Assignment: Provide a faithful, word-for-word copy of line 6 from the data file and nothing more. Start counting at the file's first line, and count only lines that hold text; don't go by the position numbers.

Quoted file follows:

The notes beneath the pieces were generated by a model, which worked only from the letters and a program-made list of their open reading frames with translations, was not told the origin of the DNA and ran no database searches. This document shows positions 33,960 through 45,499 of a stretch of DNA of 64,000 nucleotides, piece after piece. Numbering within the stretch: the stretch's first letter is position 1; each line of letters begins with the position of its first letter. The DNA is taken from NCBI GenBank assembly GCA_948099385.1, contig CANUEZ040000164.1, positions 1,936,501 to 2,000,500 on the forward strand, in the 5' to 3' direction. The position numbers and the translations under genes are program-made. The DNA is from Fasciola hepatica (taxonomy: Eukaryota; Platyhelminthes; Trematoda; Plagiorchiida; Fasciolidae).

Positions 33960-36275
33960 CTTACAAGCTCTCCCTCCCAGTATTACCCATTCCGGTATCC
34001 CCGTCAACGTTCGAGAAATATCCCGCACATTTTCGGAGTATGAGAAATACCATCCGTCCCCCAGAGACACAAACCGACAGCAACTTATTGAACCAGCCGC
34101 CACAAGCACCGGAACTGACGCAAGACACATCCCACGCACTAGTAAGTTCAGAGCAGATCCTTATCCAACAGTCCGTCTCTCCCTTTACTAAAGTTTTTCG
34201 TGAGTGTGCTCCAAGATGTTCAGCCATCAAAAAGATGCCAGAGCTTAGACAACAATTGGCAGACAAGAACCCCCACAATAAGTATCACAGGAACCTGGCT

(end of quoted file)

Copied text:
34201 TGAGTGTGCTCCAAGATGTTCAGCCATCAAAAAGATGCCAGAGCTTAGACAACAATTGGCAGACAAGAACCCCCACAATAAGTATCACAGGAACCTGGCT